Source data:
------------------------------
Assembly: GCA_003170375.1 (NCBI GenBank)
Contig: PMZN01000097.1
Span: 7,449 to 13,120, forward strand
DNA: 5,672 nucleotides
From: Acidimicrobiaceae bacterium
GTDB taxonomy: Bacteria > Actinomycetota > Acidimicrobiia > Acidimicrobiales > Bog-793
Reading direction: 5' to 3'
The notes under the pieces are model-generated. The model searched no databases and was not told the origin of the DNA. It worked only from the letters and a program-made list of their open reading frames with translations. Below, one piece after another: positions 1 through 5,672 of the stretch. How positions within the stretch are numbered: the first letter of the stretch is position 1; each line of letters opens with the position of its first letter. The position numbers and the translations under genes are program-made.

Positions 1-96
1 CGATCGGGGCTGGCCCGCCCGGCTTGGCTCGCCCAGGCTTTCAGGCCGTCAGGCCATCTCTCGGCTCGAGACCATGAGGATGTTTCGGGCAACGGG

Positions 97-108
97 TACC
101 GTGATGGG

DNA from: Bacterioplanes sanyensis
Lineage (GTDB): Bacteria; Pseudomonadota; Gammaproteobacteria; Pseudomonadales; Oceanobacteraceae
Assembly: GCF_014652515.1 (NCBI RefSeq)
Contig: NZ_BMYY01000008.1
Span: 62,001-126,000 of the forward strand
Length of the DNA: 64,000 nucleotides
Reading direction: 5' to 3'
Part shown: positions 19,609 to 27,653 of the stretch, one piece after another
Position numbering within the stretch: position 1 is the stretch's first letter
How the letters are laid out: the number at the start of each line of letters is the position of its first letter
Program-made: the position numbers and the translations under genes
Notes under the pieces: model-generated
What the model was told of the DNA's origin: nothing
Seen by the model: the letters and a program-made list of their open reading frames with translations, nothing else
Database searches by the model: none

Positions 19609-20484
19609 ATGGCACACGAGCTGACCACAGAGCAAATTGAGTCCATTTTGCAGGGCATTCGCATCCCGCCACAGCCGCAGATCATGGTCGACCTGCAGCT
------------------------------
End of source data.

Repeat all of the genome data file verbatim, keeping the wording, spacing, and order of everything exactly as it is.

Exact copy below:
Assembly: GCA_003170375.1 (NCBI GenBank)
Contig: PMZN01000097.1
Span: 7,449 to 13,120, forward strand
DNA: 5,672 nucleotides
From: Acidimicrobiaceae bacterium
GTDB taxonomy: Bacteria > Actinomycetota > Acidimicrobiia > Acidimicrobiales > Bog-793
Reading direction: 5' to 3'
The notes under the pieces are model-generated. The model searched no databases and was not told the origin of the DNA. It worked only from the letters and a program-made list of their open reading frames with translations. Below, one piece after another: positions 1 through 5,672 of the stretch. How positions within the stretch are numbered: the first letter of the stretch is position 1; each line of letters opens with the position of its first letter. The position numbers and the translations under genes are program-made.

Positions 1-96
1 CGATCGGGGCTGGCCCGCCCGGCTTGGCTCGCCCAGGCTTTCAGGCCGTCAGGCCATCTCTCGGCTCGAGACCATGAGGATGTTTCGGGCAACGGG

Positions 97-108
97 TACC
101 GTGATGGG

DNA from: Bacterioplanes sanyensis
Lineage (GTDB): Bacteria; Pseudomonadota; Gammaproteobacteria; Pseudomonadales; Oceanobacteraceae
Assembly: GCF_014652515.1 (NCBI RefSeq)
Contig: NZ_BMYY01000008.1
Span: 62,001-126,000 of the forward strand
Length of the DNA: 64,000 nucleotides
Reading direction: 5' to 3'
Part shown: positions 19,609 to 27,653 of the stretch, one piece after another
Position numbering within the stretch: position 1 is the stretch's first letter
How the letters are laid out: the number at the start of each line of letters is the position of its first letter
Program-made: the position numbers and the translations under genes
Notes under the pieces: model-generated
What the model was told of the DNA's origin: nothing
Seen by the model: the letters and a program-made list of their open reading frames with translations, nothing else
Database searches by the model: none

Positions 19609-20484
19609 ATGGCACACGAGCTGACCACAGAGCAAATTGAGTCCATTTTGCAGGGCATTCGCATCCCGCCACAGCCGCAGATCATGGTCGACCTGCAGCT